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-What did you parents and/or immediate family think about your decision to move to Peru?

Debbie left this question on her son's behalf.  He is 14 and reads our blog which is really sweet.  So, first of all, hi to Debbie's son!  As I mentioned before, our decision to move to Peru was a shock even to us, so it was most definitely a shock to our families.  It was hard for everyone at first to come to terms with such a life changing decision.  Certainly, because grandchildren are involved, the grief and loss of us leaving the country is even more powerful.  Our families are very supportive of us and believe in what we are doing in Peru.  There is a lot of sadness, but they are also so excited to see the journey that we are on.  They are our biggest cheerleaders even though this all comes at a cost to them.  A lot of this is my parents' fault anyway because they raised me to have a passion to help those living in poverty.  (I say that jokingly- the fault part, not the way they raised me part).  So, I guess be careful how you raise your kids.  Because if you raise them to be serious about following Jesus, they just might be called to do that in another country.  I didn't know this until we decided to move to Peru, but my parents chose their own vows for my baptism.  Here is one of their vows:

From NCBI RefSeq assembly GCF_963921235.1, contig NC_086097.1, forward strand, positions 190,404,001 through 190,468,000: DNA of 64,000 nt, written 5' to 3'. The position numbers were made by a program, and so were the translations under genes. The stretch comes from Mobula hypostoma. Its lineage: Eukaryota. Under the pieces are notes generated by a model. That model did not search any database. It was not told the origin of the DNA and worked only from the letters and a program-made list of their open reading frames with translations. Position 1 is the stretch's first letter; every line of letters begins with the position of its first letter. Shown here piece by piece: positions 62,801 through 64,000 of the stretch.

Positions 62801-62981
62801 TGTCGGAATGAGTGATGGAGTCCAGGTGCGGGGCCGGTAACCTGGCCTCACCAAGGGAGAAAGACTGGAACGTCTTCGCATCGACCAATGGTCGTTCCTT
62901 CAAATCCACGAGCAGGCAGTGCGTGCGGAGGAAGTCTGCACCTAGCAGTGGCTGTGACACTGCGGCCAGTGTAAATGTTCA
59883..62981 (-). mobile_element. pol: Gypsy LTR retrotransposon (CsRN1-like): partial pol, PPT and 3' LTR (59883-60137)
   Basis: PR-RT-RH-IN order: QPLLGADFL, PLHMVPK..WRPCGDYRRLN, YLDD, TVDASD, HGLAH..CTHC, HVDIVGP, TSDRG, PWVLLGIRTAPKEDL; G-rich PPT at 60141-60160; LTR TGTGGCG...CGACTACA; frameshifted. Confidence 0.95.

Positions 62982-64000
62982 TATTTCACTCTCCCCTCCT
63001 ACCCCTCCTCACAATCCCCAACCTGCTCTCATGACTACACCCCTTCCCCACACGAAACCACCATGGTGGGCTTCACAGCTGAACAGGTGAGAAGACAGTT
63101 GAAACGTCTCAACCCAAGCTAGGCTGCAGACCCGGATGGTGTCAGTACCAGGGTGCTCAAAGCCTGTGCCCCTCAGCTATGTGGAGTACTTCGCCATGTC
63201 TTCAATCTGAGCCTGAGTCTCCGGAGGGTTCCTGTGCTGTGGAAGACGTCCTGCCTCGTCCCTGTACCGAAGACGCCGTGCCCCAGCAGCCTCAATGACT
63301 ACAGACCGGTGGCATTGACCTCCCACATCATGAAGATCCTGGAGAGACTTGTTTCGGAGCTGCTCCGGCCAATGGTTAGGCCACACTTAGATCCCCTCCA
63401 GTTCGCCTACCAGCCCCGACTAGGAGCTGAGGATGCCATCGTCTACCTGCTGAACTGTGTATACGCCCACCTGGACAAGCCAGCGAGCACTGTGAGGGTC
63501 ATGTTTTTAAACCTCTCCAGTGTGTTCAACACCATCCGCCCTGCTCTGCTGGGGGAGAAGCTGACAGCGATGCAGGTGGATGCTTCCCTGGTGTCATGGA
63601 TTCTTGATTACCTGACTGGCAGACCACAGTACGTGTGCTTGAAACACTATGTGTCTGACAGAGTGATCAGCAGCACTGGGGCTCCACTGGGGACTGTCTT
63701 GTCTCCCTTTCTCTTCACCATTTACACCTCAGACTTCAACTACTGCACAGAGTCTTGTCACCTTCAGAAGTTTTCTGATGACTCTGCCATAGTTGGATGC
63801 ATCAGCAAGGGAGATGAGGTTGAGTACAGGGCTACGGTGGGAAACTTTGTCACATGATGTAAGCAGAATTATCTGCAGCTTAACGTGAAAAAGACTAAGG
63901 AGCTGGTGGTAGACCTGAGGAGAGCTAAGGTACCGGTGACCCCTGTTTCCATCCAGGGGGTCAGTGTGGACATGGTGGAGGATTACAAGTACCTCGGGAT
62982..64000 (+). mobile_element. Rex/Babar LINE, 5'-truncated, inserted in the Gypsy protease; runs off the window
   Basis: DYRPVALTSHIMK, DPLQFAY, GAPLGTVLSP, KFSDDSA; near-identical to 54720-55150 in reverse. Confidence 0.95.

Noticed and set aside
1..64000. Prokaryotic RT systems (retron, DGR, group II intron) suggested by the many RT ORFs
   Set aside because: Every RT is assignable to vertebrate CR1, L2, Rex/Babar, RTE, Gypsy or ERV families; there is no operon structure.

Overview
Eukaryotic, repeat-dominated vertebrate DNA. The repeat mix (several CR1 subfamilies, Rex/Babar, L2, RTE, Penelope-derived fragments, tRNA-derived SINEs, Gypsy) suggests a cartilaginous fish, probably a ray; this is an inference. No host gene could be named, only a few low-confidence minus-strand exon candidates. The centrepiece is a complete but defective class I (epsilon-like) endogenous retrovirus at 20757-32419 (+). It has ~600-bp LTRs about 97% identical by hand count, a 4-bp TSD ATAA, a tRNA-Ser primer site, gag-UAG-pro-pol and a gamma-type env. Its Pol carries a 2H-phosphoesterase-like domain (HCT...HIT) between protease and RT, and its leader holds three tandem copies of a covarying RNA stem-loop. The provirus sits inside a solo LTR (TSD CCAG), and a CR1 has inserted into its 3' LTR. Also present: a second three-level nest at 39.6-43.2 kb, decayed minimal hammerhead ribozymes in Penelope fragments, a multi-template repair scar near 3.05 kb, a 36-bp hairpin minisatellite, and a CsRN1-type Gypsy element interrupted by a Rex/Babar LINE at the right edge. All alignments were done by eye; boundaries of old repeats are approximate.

"Have you covenanted with God if Sarah grows to adulthood and is called to some form of special Christian service, you will not stand in her way but rather encourage her?"

That still gives me goosebumps and about says it all.

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{Tyler loving the sun while watching our garage door get fixed.}